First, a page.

In the comic book series X-Men, Magneto is a supervillain bent on world domination. Microsoft is associating its Magneto with world domination, too — domination of the global mobile operating system market.
Magneto, the code name for version five of the Redmond, Wash., software maker’s mobile operating system, is expected to be introduced today at the Microsoft Mobile & Embedded DevCon (MEDC 2005) in Las Vegas.
However, even before the OS is out of the gate, pundits are predicting it could have a serious impact on leaders in the mobile market like Symbian, maker of an OS for smartphones, and Research In Motion (RIM), purveyor of the Blackberry mobile e-mail device.
Late last month, two Gartner analysts, Nick Jones and John Girard, predicted Magneto would cause big trouble for Symbian, which has some 50 percent of the smartphone OS market.
Rob Enderle, president and principal analyst of the Enderle Group, of San Jose, Calif., although unable to reveal any details about Magneto because of a non-disclosure agreement signed with Microsoft, did attest to the software’s potential to slice into Symbian’s lead in its market and the Blackberry’s popularity among the corporate set.
“Yes, this definitely has that potential, though it will depend as much on the hardware implementation as it does on software,” he told TechNewsWorld via e-mail. “And hardware has been a traditional Microsoft weakness because they don’t control it. I’ve seen at least one phone that looks to be close enough, however, and think that they may have the right stuff this time as a result.”
Common Mobile OS
Microsoft has kept details about Magneto under tight wraps, but a Russian Web site, mobile-review.com, has had information and screenshots of the new OS posted there since the end of March.
According to the Web site, Magneto will create a “common operating system, which replaces Windows Mobile for Pocket PC and Windows Mobile for Smartphone.”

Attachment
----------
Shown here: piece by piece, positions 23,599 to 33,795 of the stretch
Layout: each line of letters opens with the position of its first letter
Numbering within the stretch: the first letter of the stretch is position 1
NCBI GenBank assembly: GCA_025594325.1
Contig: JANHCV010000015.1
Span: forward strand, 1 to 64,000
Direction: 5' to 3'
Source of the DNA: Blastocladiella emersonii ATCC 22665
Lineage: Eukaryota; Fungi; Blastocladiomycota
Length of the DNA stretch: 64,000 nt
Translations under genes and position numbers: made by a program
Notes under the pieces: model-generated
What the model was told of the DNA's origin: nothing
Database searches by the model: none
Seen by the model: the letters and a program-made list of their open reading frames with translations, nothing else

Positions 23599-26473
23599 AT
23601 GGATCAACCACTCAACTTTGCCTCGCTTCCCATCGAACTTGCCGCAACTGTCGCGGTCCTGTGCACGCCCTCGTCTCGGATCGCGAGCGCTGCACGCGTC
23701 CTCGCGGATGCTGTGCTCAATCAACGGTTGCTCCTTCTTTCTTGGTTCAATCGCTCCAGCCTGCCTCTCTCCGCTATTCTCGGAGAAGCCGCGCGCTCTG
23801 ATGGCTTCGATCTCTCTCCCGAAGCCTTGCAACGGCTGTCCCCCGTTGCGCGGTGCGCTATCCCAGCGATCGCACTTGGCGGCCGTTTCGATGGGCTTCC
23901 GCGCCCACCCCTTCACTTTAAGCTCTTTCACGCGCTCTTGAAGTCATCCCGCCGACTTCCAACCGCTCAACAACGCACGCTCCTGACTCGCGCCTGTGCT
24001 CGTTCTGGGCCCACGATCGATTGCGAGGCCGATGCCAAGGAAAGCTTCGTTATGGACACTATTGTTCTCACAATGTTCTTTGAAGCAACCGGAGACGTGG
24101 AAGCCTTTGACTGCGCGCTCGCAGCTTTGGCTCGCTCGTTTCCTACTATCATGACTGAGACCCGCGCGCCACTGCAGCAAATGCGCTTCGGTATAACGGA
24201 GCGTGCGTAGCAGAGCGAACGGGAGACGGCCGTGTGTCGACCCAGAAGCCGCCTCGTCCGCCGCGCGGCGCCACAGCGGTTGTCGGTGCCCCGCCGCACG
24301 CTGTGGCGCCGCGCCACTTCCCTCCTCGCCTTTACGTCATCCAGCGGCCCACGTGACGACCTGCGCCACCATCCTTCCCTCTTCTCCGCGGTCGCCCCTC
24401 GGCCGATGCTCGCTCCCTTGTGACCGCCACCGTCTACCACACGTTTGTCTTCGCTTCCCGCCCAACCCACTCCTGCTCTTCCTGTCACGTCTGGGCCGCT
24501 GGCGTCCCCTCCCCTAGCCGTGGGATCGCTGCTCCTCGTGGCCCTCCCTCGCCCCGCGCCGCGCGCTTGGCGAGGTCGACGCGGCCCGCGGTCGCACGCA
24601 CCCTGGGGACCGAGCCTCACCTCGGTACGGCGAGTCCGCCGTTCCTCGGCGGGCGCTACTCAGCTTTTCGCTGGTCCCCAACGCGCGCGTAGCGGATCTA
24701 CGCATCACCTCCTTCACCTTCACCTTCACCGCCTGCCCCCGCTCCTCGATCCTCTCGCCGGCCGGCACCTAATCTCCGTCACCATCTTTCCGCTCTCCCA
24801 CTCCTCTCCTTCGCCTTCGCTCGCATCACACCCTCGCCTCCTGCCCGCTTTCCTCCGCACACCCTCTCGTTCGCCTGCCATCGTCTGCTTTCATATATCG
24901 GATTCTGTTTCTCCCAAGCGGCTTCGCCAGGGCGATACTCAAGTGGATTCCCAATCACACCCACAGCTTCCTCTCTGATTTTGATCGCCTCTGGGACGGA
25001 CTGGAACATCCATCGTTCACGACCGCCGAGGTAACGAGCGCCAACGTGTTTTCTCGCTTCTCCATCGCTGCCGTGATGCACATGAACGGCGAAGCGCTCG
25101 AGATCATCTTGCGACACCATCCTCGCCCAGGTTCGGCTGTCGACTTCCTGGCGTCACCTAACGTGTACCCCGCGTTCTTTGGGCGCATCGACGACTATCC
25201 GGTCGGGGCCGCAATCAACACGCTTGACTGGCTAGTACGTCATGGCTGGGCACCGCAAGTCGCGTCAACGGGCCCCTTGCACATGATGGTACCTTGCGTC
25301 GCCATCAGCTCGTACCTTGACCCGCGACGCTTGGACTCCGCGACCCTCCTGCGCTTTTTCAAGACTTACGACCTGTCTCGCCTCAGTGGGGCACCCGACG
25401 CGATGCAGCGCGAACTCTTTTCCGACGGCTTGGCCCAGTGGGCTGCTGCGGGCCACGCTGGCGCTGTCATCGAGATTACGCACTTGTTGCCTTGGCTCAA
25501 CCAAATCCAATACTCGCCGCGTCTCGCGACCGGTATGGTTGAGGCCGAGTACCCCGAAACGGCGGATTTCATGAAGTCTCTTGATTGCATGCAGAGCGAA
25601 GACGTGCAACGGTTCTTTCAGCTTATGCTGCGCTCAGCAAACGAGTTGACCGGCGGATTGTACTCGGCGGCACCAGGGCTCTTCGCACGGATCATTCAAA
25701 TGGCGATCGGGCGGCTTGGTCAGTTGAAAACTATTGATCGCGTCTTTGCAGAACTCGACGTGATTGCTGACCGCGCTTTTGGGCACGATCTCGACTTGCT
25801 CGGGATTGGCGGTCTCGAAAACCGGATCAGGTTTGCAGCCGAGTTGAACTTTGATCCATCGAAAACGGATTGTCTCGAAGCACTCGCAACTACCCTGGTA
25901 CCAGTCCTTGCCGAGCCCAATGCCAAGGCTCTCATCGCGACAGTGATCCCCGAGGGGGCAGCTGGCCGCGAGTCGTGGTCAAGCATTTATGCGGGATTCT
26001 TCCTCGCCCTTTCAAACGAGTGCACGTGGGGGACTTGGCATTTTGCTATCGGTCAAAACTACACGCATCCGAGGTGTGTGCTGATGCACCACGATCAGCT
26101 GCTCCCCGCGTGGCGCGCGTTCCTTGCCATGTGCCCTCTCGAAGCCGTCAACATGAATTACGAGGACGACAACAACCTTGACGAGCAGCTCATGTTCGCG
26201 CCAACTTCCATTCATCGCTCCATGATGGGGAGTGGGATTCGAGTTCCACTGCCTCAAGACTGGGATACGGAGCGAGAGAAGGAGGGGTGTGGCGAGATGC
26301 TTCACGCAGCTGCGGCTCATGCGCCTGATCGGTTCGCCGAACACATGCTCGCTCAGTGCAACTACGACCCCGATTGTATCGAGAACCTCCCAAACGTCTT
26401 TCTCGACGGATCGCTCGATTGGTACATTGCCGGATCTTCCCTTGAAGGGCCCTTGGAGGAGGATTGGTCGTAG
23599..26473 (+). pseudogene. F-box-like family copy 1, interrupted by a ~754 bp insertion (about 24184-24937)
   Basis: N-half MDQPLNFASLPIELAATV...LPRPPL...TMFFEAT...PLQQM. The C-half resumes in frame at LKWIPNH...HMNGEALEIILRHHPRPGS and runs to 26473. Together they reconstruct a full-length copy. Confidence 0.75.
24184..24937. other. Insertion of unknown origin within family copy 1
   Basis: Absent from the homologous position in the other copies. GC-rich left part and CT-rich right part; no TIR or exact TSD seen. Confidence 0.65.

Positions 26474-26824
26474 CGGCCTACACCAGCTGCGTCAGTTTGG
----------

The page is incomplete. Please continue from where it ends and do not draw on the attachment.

It noted that the new OS makes it easier to navigate with one hand on a hardware device.
It said that photos can now be added to contacts in the software’s contact manager and that Microsoft has revamped its mobile office suite, including adding a mobile version of PowerPoint, and renamed the suite Office Mobile.
Future of Hand-Helds
Microsoft’s melding of its hand-held and smartphone operating systems into a single OS might be a sign that it’s looking forward to what hand-held devices will be used for in the future.
“While there’s still significant volume, at least among professionals, for the hand-helds, Microsoft is looking beyond standalone PDAs,” Ross Rubin, director for industry analysis with the NPD Group in Port Washington, N.Y., told TechNewsWorld. “It’s been leveraging a lot of its operating system work into portable media players and smartphones, which are two growing categories.”
What lies beyond PDAs might be more “media centric” devices like thesoon-to-be released palmOne LifeDrive, he noted.
The LifeDrive is expected to be the first in a line of hand-held devices that palmOne has anointed “mobile managers.”
According to a statement released by palmOne yesterday, mobile managers are designed for customers who are eager to take full advantage of the trend toward “digital everything” from documents and e-mail to music, images and video, as standalone files or in organized folders.
“In studying customer trends, we found that some people want to carrydozens of documents and hundreds of songs while others want to carry a thousand-plus photos and enjoy videos,” Microsoft Vice President of Marketing Page Murray said.
“Organization functions were highly valued by nearly all our customers,” she continued, “but some wanted much more business and personal file-management capabilities. We listened and will deliver a new category of mobile-computing product that will let customers fuse their own mix of personal and business content in ways never before possible in either hand-held computers or smartphones.”